In Italy, a randomised, controlled study on 131 patients with myocardial infarction and diabetes allocated to the Mediterranean diet with or without adding 120ml of red wine found that after one year those who consumed red wine had, compared to the control group, beneficial effects reaching significantly higher levels of HDL and lower levels of oxidation markers and fasting insulin, reductions in several inflammatory biomarkers, and improved left ventricular function.

The Mediterranean model of alcohol (red wine) consumption and the reduced mortality from all causes

The Mediterranean model has been defined as the moderate consumption of red wine with meals throughout the week and avoidance of binge drinking. Studies have found that this model of alcohol intake is inversely associated to all-cause mortality compared with alcohol abstinence. This is consistent with the so called “French paradox”, a term coined three decades ago to explain the low incidence of cardiac disease among the French population, which adopts a diet rich in saturated fats. This paradox has been attributed to the habitual consumption of wine during meals.

The Greek cohort of the EPIC (European Prospective Investigation into Cancer and Nutrition) study also reported that none of the other nine elements used to define the Mediterranean diet model exerted as strong a benefit as moderate intake of alcohol consumed at meals on all-cause mortality. A finding that could indicate that alcohol assumed moderately has an independent positive effect on all-cause mortality.

However, a large number of prospective studies have reported more benefits from the adherence to the Mediterranean diet model rather than from the intake of a particular nutrient. Therefore, the Mediterranean model of alcohol consumption associated with the Mediterranean diet seems to act through multiple coexistent related mechanisms rather than by the effects of a single nutrient. For example, the antioxidant components of diet and wine could reduce or overpower the carcinogenic effect of ethanol.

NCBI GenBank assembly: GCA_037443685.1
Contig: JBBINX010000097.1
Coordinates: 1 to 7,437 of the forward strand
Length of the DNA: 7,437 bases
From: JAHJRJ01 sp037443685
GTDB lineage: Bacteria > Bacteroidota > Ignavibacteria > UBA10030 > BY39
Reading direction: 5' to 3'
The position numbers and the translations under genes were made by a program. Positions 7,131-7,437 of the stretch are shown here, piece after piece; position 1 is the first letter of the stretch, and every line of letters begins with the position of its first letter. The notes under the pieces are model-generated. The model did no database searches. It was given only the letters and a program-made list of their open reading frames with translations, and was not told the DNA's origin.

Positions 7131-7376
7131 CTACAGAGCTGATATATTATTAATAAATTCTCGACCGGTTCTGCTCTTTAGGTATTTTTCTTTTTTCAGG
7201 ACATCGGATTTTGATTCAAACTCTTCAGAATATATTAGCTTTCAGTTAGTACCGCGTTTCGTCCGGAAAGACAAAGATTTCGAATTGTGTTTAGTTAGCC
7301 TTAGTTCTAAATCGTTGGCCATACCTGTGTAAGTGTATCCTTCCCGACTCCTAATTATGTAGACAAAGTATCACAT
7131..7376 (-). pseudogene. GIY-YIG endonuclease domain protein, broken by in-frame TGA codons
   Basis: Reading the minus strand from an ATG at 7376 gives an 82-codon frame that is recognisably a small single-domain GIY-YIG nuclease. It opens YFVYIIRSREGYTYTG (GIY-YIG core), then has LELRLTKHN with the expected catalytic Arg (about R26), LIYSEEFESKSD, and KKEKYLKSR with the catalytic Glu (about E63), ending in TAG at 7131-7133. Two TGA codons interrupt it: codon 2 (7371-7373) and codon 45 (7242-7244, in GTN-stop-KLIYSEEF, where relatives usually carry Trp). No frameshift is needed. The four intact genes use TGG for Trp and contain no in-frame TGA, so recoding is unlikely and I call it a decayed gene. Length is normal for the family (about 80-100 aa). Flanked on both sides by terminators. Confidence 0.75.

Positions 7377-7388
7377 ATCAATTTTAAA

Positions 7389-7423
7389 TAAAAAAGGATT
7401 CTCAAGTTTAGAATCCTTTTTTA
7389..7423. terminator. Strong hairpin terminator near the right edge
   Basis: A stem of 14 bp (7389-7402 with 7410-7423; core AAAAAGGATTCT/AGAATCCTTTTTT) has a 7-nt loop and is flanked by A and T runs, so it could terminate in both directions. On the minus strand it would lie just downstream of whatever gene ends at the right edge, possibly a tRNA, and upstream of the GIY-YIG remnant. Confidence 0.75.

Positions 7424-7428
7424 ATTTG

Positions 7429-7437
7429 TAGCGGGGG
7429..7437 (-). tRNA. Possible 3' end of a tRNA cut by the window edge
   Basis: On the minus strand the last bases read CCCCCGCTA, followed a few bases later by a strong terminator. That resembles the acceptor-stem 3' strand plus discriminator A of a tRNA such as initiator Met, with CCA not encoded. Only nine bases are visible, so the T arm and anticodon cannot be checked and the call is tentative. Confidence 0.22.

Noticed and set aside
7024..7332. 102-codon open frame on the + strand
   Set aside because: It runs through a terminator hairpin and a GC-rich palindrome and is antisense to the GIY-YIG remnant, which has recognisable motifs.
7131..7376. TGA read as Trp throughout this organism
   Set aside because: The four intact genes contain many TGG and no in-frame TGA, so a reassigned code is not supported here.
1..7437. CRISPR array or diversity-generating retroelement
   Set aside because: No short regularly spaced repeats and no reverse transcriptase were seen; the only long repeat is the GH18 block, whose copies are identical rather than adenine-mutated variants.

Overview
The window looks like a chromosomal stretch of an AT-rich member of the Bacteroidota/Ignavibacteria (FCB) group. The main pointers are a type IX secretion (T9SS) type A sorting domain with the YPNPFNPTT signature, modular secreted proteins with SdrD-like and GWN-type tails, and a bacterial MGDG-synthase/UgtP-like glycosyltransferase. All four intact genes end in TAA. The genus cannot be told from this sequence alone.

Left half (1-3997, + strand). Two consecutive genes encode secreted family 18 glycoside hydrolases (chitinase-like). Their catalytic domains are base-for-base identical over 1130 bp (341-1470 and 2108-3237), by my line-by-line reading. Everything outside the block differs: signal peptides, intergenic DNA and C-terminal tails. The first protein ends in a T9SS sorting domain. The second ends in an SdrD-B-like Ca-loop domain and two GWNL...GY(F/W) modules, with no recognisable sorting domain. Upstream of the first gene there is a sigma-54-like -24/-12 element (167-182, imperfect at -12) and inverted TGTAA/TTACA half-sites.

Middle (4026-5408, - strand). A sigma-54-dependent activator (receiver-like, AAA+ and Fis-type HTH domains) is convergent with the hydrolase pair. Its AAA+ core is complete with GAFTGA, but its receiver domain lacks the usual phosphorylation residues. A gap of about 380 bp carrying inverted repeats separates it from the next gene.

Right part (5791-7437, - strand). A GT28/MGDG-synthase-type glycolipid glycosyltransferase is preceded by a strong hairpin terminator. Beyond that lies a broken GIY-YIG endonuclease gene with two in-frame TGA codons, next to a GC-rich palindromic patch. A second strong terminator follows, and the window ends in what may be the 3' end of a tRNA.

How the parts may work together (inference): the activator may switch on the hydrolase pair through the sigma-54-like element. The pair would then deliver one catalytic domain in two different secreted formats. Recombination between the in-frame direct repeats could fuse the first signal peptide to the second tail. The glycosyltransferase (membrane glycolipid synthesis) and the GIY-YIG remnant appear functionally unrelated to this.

Current research does not provide an answer to the controversy over the potential effects (detrimental, neutral or beneficial) of moderate alcohol consumption in people over the age of 50. Doctors, the scientific community and health stakeholders need solid, evidence-based data to provide recommendations to their patients and the public.

It is clear that the complex relationship between diet and alcohol requires new lines of research to provide more precise recommendations that do not rely on the influence of economic lobbies and studies that fail to demonstrate a causal relationship between alcohol intake and disease or that have major biases that influence the results and their interpretation.

Only if randomised, controlled long duration studies, with a high number of a participants are conducted we will be able to provide reliable indications on the models of alcohol consumption to be recommended. On the basis of our current understanding, we can only recommend to those who do not drink alcohol to not start doing so, and to those who do drink, to do so following the Mediterranean model of alcohol consumption in combination with the Mediterranean diet, an eating lifestyle that is associated with reduced mortality from all causes.